>>>>>>>>>>>>>>>> understandable to some extent... it is not only about Spark
>>>>>>>>>>>>>>>> but
>>>>>>>>>>>>>>>> things can
>>>>>>>>>>>>>>>> be improved for sure for this project in particular as
>>>>>>>>>>>>>>>> already
>>>>>>>>>>>>>>>> stated.
>>>>>>>>>>>>>>>>
>>>>>>>>>>>>>>>> On Fri, Oct 7, 2016 at 11:14 PM, Cody Koeninger <[hidden
>>>>>>>>>>>>>>>> email]>
>>>>>>>>>>>>>>>> wrote:
>>>>>>>>>>>>>>>>>
>>>>>>>>>>>>>>>>> +1 to adding an SIP label and linking it from the website.
>>>>>>>>>>>>>>>>> I
>>>>>>>>>>>>>>>>> think
>>>>>>>>>>>>>>>>> it
>>>>>>>>>>>>>>>>> needs
>>>>>>>>>>>>>>>>>
>>>>>>>>>>>>>>>>> - template that focuses it towards soliciting user goals /
>>>>>>>>>>>>>>>>> non
>>>>>>>>>>>>>>>>> goals
>>>>>>>>>>>>>>>>> - clear resolution as to which strategy was chosen to
>>>>>>>>>>>>>>>>> pursue.
>>>>>>>>>>>>>>>>> I'd
>>>>>>>>>>>>>>>>> recommend a vote.
>>>>>>>>>>>>>>>>>
>>>>>>>>>>>>>>>>> Matei asked me to clarify what I meant by changing
>>>>>>>>>>>>>>>>> interfaces,
>>>>>>>>>>>>>>>>> I
>>>>>>>>>>>>>>>>> think
>>>>>>>>>>>>>>>>> it's directly relevant to the SIP idea so I'll clarify
>>>>>>>>>>>>>>>>> here,
>>>>>>>>>>>>>>>>> and
>>>>>>>>>>>>>>>>> split
>>>>>>>>>>>>>>>>> a thread for the other discussion per Nicholas' request.
>>>>>>>>>>>>>>>>>
>>>>>>>>>>>>>>>>> I meant changing public user interfaces.  I think the first
>>>>>>>>>>>>>>>>> design
>>>>>>>>>>>>>>>>> is
>>>>>>>>>>>>>>>>> unlikely to be right, because it's done at a time when you
>>>>>>>>>>>>>>>>> have
>>>>>>>>>>>>>>>>> the
>>>>>>>>>>>>>>>>> least information.  As a user, I find it considerably more
>>>>>>>>>>>>>>>>> frustrating
>>>>>>>>>>>>>>>>> to be unable to use a tool to get my job done, than I do
>>>>>>>>>>>>>>>>> having to
>>>>>>>>>>>>>>>>> make minor changes to my code in order to take advantage of
>>>>>>>>>>>>>>>>> features.
>>>>>>>>>>>>>>>>> I've seen committers be seriously reluctant to allow
>>>>>>>>>>>>>>>>> changes
>>>>>>>>>>>>>>>>> to
>>>>>>>>>>>>>>>>> @experimental code that are needed in order for it to
>>>>>>>>>>>>>>>>> really
>>>>>>>>>>>>>>>>> work
>>>>>>>>>>>>>>>>> right.  You need to be able to iterate, and if people on
>>>>>>>>>>>>>>>>> both
>>>>>>>>>>>>>>>>> sides
>>>>>>>>>>>>>>>>> of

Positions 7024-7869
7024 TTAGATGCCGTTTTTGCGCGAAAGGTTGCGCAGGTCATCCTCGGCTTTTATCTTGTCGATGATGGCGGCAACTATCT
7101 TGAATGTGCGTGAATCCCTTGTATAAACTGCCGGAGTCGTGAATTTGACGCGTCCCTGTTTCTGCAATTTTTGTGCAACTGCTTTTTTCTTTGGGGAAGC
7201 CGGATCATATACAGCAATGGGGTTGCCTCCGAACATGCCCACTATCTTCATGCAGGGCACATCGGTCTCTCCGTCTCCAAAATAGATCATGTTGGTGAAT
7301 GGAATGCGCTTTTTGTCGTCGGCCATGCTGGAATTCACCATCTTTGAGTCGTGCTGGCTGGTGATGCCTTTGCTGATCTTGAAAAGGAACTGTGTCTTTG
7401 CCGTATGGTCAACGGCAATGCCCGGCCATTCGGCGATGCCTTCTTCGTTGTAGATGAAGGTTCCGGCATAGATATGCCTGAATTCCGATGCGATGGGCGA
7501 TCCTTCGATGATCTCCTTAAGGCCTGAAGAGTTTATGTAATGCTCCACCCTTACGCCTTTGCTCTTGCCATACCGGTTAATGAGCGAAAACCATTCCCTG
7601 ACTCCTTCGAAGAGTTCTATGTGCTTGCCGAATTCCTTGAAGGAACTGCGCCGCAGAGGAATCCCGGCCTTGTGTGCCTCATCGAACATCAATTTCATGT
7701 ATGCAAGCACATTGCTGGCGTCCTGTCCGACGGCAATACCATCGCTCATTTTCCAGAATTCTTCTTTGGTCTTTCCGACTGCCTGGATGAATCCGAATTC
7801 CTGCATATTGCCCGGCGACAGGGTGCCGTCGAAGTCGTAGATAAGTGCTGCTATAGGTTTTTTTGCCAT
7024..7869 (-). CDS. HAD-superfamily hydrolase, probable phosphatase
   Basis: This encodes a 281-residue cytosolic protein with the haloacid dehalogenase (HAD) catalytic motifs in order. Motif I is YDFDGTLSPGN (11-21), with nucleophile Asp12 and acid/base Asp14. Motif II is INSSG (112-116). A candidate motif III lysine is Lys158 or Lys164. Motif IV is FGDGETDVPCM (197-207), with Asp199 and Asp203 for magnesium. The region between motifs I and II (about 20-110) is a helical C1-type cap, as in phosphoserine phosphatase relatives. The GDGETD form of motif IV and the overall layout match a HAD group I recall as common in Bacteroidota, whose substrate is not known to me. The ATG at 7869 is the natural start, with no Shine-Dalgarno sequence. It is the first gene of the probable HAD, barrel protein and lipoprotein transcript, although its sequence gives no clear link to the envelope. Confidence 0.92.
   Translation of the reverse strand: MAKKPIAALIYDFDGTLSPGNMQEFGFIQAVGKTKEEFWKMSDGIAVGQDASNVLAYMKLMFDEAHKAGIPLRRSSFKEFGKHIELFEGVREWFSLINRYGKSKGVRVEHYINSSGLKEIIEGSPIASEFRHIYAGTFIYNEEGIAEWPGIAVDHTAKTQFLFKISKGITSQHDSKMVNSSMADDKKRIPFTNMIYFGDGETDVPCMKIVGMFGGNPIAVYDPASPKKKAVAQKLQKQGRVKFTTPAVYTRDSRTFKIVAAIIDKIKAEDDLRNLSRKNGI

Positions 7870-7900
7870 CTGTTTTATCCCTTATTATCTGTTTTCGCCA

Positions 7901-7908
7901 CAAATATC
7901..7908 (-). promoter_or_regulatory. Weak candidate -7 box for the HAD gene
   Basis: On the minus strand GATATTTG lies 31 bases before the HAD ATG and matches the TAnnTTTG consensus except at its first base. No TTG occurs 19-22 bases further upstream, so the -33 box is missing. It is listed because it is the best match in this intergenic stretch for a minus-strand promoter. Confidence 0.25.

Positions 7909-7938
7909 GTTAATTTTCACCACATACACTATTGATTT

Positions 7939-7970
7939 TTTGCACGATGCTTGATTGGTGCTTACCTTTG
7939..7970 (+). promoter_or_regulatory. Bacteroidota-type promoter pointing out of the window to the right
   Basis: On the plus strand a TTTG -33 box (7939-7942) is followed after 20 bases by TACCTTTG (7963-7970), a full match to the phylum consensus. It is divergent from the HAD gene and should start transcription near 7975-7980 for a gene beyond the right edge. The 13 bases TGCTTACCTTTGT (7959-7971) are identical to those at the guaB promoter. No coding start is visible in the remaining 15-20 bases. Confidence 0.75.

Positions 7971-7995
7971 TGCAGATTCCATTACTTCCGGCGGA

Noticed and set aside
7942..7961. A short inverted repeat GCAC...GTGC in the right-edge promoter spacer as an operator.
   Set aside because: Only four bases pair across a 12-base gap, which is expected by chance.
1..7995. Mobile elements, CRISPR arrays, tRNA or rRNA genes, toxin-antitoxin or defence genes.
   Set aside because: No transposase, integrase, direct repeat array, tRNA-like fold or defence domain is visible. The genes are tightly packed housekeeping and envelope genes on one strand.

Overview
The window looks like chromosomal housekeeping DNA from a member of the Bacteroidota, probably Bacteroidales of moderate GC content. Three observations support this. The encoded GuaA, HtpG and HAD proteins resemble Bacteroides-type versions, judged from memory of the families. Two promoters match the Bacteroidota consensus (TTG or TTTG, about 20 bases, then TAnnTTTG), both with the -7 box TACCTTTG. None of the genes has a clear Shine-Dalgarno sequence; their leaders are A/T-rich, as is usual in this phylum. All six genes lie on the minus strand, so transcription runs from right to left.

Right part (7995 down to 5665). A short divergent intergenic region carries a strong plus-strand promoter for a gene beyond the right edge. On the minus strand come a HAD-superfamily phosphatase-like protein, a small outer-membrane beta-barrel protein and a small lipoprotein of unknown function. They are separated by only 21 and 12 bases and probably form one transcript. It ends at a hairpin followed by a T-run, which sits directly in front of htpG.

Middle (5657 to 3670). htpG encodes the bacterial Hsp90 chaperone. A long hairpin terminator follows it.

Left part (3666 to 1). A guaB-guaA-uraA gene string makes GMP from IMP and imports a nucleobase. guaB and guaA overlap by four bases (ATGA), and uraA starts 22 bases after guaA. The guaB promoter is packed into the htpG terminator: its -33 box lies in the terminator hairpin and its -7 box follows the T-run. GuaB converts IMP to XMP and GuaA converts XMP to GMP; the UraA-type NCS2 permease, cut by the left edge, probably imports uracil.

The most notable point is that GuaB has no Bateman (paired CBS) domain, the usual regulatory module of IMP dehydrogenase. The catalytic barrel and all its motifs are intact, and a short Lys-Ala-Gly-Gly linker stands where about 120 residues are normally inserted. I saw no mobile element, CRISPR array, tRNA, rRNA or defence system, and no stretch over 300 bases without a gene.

>>>>>>>>>>>>>>>>> the fence aren't going to respect that some newer apis are
>>>>>>>>>>>>>>>>> subject
>>>>>>>>>>>>>>>>> to
>>>>>>>>>>>>>>>>> change, then why even mark them as such?
>>>>>>>>>>>>>>>>>
>>>>>>>>>>>>>>>>> Ideally a finished SIP should give me a checklist of things
>>>>>>>>>>>>>>>>> that
>>>>>>>>>>>>>>>>> an
>>>>>>>>>>>>>>>>> implementation must do, and things that it doesn't need to
>>>>>>>>>>>>>>>>> do.
>>>>>>>>>>>>>>>>> Contributors/committers should be seriously discouraged
>>>>>>>>>>>>>>>>> from
>>>>>>>>>>>>>>>>> putting
>>>>>>>>>>>>>>>>> out a version 0.1 that doesn't have at least a prototype
>>>>>>>>>>>>>>>>> implementation of all those things, especially if they're
>>>>>>>>>>>>>>>>> then
>>>>>>>>>>>>>>>>> going
>>>>>>>>>>>>>>>>> to argue against interface changes necessary to get the the
>>>>>>>>>>>>>>>>> rest
>>>>>>>>>>>>>>>>> of
>>>>>>>>>>>>>>>>> the things done in the 0.2 version.
>>>>>>>>>>>>>>>>>
>>>>>>>>>>>>>>>>>
>>>>>>>>>>>>>>>>> On Fri, Oct 7, 2016 at 2:18 PM, Reynold Xin <[hidden
>>>>>>>>>>>>>>>>> email]>
>>>>>>>>>>>>>>>>> wrote:
>>>>>>>>>>>>>>>>>> I like the lightweight proposal to add a SIP label.
>>>>>>>>>>>>>>>>>>
>>>>>>>>>>>>>>>>>> During Spark 2.0 development, Tom (Graves) and I suggested
>>>>>>>>>>>>>>>>>> using
>>>>>>>>>>>>>>>>>> wiki
>>>>>>>>>>>>>>>>>> to
>>>>>>>>>>>>>>>>>> track the list of major changes, but that never really
>>>>>>>>>>>>>>>>>> materialized
>>>>>>>>>>>>>>>>>> due to
>>>>>>>>>>>>>>>>>> the overhead. Adding a SIP label on major JIRAs and then
>>>>>>>>>>>>>>>>>> link
>>>>>>>>>>>>>>>>>> to
>>>>>>>>>>>>>>>>>> them
>>>>>>>>>>>>>>>>>> prominently on the Spark website makes a lot of sense.
>>>>>>>>>>>>>>>>>>
>>>>>>>>>>>>>>>>>>
>>>>>>>>>>>>>>>>>> On Fri, Oct 7, 2016 at 10:50 AM, Matei Zaharia
>>>>>>>>>>>>>>>>>> <[hidden email]>
>>>>>>>>>>>>>>>>>> wrote:
>>>>>>>>>>>>>>>>>>>
>>>>>>>>>>>>>>>>>>> For the improvement proposals, I think one major point
>>>>>>>>>>>>>>>>>>> was
>>>>>>>>>>>>>>>>>>> to
>>>>>>>>>>>>>>>>>>> make
>>>>>>>>>>>>>>>>>>> them
>>>>>>>>>>>>>>>>>>> really visible to users who are not contributors, so we
>>>>>>>>>>>>>>>>>>> should
>>>>>>>>>>>>>>>>>>> do
>>>>>>>>>>>>>>>>>>> more than
>>>>>>>>>>>>>>>>>>> sending stuff to dev@. One very lightweight idea is to
>>>>>>>>>>>>>>>>>>> have
>>>>>>>>>>>>>>>>>>> a
>>>>>>>>>>>>>>>>>>> new
>>>>>>>>>>>>>>>>>>> type of
>>>>>>>>>>>>>>>>>>> JIRA called a SIP and have a link to a filter that shows
>>>>>>>>>>>>>>>>>>> all
>>>>>>>>>>>>>>>>>>> such
>>>>>>>>>>>>>>>>>>> JIRAs from
>>>>>>>>>>>>>>>>>>> http://spark.apache.org. I also like the idea of SIP and
>>>>>>>>>>>>>>>>>>> design
>>>>>>>>>>>>>>>>>>> doc
>>>>>>>>>>>>>>>>>>> templates (in fact many projects have them).
>>>>>>>>>>>>>>>>>>>
>>>>>>>>>>>>>>>>>>> Matei
>>>>>>>>>>>>>>>>>>>
>>>>>>>>>>>>>>>>>>> On Oct 7, 2016, at 10:38 AM, Reynold Xin <[hidden email]>
>>>>>>>>>>>>>>>>>>> wrote:
>>>>>>>>>>>>>>>>>>>
>>>>>>>>>>>>>>>>>>> I called Cody last night and talked about some of the
>>>>>>>>>>>>>>>>>>> topics
>>>>>>>>>>>>>>>>>>> in
>>>>>>>>>>>>>>>>>>> his
>>>>>>>>>>>>>>>>>>> email.
>>>>>>>>>>>>>>>>>>> It became clear to me Cody genuinely cares about the
>>>>>>>>>>>>>>>>>>> project.
>>>>>>>>>>>>>>>>>>>